Development strategy for japan

Premier Wen Jiabao announced the Rise of Central China Plan, a development strategy to coordinate regional growth in six central provinces, in To achieve the broad goals outlined in the plans, the PRC government has implemented strategic programs, developed industry-specific plans, created industry-specific catalogues of preferred technologies, and announced new incentives to attract investment to the central and western regions. Though both plans have limitations, they provide important guidance—and specific incentives—for foreign companies looking to expand in China and gain access to potential customers in untapped regions.

Development strategy for japan

Received Aug 27; Accepted Feb 3. This article has been cited by other articles in PMC. Abstract Background An ecological perspective was prominently present in the health promotion movement in the s, but this seems to have faded. The burden of disease the developing world is facing cannot be addressed solely by reductionist approaches.

Holistic approaches are called for that recognize the fundamentally interdependent nature of health and other societal, developmental, and ecosystem related factors in human communities. An ecosystem approach to human health ecohealth provides a good starting point to explore these interdependencies.

Discussion Development assistance is often based on the assumption that developed countries can serve as models for developing ones.

Japan has provided lavish assistance to Laos for example, much of it going to the development of transport networks.

However, there is little sign that there is an awareness of the potentially negative environmental and health impacts of this assistance. We argue that the health consequences of environmental degradation are not always understood, and that developing countries need to consider these issues.

The ecohealth approach is useful when exploring this issue. We highlight three implications of the ecohealth approach: However, because this approach may involve an unattainable goal, we suggest that health should be defined in the ecosystem context, and the goal should be to attain acceptable and sustainable levels of health through enabling people to realize decent livelihoods, and to pursue their life purpose; 2 The increasing interconnectedness of ecosystems in a globalizing world requires an ethical approach that considers human responsibility for the global biosphere.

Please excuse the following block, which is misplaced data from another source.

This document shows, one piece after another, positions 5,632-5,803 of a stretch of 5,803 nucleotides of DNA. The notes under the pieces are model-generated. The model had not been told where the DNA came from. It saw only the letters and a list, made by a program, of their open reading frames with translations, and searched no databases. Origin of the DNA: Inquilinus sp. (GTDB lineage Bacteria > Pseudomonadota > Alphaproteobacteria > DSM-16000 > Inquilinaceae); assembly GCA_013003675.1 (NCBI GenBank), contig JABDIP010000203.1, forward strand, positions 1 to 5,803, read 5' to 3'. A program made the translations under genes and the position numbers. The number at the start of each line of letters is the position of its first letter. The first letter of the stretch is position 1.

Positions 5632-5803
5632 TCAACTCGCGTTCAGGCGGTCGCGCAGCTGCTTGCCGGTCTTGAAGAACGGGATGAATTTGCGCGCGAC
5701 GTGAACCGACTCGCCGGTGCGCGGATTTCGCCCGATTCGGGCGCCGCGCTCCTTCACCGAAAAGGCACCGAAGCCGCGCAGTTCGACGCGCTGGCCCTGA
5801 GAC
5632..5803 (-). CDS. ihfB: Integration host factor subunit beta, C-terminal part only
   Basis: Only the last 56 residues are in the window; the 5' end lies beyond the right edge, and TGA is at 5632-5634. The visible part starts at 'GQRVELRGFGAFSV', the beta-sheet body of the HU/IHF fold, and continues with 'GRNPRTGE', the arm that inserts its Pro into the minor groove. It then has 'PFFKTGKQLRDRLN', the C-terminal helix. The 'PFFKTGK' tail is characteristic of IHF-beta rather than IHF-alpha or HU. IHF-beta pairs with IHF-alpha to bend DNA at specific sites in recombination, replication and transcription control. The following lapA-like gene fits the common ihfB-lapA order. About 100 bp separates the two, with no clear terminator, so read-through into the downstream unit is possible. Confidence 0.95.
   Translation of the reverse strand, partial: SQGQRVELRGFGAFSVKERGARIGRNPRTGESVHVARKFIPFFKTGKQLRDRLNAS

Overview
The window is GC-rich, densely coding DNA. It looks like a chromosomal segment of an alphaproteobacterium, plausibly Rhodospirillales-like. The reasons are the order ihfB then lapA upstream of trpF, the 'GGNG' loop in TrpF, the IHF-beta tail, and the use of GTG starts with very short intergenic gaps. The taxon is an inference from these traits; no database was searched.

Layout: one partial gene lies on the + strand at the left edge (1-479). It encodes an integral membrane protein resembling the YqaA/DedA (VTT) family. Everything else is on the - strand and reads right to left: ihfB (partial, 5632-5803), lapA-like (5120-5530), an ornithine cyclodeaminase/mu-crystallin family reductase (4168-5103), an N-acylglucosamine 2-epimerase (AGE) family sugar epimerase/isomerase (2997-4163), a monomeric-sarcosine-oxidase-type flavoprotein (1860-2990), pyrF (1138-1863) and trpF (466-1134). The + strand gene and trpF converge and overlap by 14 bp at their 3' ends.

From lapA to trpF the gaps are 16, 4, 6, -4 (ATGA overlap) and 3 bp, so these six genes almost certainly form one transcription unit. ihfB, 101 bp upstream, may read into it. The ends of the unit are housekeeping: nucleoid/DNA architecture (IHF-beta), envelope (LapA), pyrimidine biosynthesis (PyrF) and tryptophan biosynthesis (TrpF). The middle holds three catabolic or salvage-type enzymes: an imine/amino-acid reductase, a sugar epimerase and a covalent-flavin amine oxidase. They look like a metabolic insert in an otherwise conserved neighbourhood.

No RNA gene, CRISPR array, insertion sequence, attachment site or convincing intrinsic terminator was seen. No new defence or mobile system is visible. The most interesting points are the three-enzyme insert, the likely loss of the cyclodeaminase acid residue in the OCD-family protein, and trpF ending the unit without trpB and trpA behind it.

Here, ecohealth could be a countervailing force to our excessive concentration on economy and technology; and 3 If ecohealth is to become a positive agent of change in the global health promotion movement, it will have to find a secure place in the educational curriculum. We highlight three implications of the ecohealth perspective.

Ecosystem approach, Ecohealth, Ecohealth education, Developing countries, Ecosystem degradation, Health consequences, Development and health, Laos, Japan Background Relevance of the ecological perspective on human health The health promotion movement, as reflected Development strategy for japan the Ottawa Charter of [ 1 ] squarely recognized the importance of ecosystems and sustainable resources for human health.

The Charter was important in encouraging a move toward a more holistic approach to health, applying whole systems thinking and emphasizing the integration of a commitment to health into the fabric of culture, social structures, processes and routine life in human communities. In practice, the healthy settings approach is mostly applied to organizational environments such as schools and workplaces, as convenient places for health interventions.

With roots in similar thinking, a city-based health promotion approach evolved in Western Europe, and was extended to North America and later to other regions of the world. It is, however, limited to urban settings, and in the developing world may be largely dependent on development assistance.